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Periodic Statements to Borrowers Required Even if Legal Status of Mortgage Loans Are in Transition


A new Truth In Lending Act (TILA) regulation, 12 C.F.R. § 1026.41, enacted pursuant to the Dodd-Frank Wall Street Reform Act requires mortgage servicers to send periodic statements to residential loan consumers when loans are in litigation or have been accelerated. According to the regulators, complicated situations such as when loans "have been accelerated, sent to foreclosure, or that are in the bankruptcy process," are "often precisely when a consumer most needs the periodic statement." The only exemptions to this periodic statement requirement are (1) Reverse Mortgages, (2) Time Share Plans, (3) Coupon Books, (4) Small Servicers (generally those servicing 5,000 or fewer mortgage loans), and (5) Consumers in Bankruptcy.

The following information must be provided to the consumer, for each billing cycle (or monthly if the loan's billing cycle is shorter than 31 days):

  1. Amount Due
  2. Explanation of Amount Due
  3. Past Payment Breakdown
  4. Transaction Activity
  5. Partial Payment Information
  6. Contact Information
  7. Account Information
  8. Delinquency Information

If a loan has been accelerated and the servicer will accept less than the entire accelerated balance to reinstate the loan, the "Amount Due" section should include only the amount the servicer will accept to reinstate the loan. Sample forms are available here.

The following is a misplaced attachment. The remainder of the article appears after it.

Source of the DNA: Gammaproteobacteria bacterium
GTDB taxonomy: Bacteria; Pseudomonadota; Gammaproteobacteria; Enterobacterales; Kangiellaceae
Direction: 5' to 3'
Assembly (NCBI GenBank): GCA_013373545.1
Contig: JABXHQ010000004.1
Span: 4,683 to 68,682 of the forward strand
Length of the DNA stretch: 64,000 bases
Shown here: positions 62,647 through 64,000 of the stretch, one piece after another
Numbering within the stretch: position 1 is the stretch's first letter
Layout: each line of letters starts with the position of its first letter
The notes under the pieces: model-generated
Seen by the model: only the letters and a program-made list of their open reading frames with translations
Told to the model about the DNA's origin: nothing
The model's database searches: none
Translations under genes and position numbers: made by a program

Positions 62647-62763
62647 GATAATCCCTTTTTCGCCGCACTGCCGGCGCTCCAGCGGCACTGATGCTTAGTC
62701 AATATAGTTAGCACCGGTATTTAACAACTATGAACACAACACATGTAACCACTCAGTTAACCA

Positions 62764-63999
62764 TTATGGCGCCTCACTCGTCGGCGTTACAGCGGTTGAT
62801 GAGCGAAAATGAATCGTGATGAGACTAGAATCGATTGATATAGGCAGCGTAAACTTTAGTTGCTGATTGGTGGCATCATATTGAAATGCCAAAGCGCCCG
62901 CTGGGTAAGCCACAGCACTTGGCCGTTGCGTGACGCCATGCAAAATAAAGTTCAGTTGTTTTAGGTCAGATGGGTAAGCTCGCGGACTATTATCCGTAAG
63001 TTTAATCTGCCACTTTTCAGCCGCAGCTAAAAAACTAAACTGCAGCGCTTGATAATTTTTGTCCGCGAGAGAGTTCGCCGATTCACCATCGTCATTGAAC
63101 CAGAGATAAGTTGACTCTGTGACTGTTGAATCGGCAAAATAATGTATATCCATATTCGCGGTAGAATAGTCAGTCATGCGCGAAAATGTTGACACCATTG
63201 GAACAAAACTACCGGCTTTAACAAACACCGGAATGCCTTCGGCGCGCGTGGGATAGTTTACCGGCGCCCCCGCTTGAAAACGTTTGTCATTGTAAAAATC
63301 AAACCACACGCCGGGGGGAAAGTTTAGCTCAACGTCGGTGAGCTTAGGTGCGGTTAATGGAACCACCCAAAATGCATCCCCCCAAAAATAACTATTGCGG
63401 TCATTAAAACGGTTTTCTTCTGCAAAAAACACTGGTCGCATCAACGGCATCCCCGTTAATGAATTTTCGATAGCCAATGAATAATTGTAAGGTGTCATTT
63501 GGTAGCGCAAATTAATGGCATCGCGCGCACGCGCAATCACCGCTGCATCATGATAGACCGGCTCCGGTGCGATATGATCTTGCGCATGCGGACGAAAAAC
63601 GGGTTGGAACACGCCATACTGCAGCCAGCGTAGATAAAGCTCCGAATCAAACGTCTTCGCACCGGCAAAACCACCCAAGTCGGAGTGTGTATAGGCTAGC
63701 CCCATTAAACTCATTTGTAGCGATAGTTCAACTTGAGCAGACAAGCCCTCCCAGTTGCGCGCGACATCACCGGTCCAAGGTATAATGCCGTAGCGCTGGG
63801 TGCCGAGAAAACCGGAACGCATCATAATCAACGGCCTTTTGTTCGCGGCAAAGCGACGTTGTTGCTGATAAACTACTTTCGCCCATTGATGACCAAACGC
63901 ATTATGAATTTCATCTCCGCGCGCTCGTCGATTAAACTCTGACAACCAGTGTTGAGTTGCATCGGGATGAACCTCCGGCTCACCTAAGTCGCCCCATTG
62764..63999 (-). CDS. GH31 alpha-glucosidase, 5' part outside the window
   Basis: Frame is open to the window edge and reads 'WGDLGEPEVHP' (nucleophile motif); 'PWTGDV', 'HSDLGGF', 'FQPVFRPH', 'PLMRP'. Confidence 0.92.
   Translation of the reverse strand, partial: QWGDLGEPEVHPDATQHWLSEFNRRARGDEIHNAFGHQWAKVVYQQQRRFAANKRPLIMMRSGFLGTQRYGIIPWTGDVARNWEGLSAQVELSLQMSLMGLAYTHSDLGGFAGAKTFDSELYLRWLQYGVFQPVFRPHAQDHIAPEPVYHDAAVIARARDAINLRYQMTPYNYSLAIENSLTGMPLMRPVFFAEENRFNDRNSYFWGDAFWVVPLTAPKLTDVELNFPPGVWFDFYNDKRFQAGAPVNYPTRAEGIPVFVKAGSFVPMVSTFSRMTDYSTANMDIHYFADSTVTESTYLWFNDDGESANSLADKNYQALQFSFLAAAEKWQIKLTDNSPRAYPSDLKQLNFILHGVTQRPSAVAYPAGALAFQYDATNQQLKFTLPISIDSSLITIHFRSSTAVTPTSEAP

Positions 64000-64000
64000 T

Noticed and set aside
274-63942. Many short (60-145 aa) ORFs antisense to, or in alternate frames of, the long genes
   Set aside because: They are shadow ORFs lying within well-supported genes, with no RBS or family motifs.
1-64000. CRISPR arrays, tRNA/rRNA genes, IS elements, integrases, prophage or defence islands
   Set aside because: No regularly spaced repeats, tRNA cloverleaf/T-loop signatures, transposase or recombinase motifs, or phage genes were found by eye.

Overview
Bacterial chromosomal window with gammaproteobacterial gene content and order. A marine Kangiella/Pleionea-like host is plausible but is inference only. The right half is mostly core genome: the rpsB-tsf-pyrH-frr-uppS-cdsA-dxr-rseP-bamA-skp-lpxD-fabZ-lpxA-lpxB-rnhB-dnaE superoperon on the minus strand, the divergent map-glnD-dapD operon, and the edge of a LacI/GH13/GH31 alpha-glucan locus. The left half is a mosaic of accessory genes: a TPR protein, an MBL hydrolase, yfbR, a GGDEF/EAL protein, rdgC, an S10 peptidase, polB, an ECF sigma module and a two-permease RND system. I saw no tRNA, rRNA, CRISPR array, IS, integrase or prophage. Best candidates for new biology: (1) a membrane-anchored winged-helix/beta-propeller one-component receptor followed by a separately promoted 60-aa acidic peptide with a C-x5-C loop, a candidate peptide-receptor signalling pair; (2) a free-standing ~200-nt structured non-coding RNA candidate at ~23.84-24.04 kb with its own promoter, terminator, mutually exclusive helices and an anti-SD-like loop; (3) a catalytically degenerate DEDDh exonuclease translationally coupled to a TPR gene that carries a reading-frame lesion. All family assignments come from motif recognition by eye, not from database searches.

If servicers fail to comply with TILA, they will be liable for statutory damages and attorney fees. 15 U.S.C.A. § 1640(a)(2)(a); Adiel v. Chase Federal Savings & Loan, 810 F.2d 1051, 1053 (11th Cir. 1987).

The effective date for this new regulation is currently in flux. While it was set to become effective August 1, 2015, it cannot become effective until August 15, 2015.  Given the issues with mid-month implementation, the CFPB proposed an October 3, 2015 effective date. Comment for this proposal ended July 7, 2015 but a final ruling is still pending. However, an open-ended grace period was outlined by the CFPB director in a letter to congress. This letter stated that oversight would be sensitive to "good-faith efforts" of compliance. While there is no definite time period, many believe it will extend through the end of 2015.

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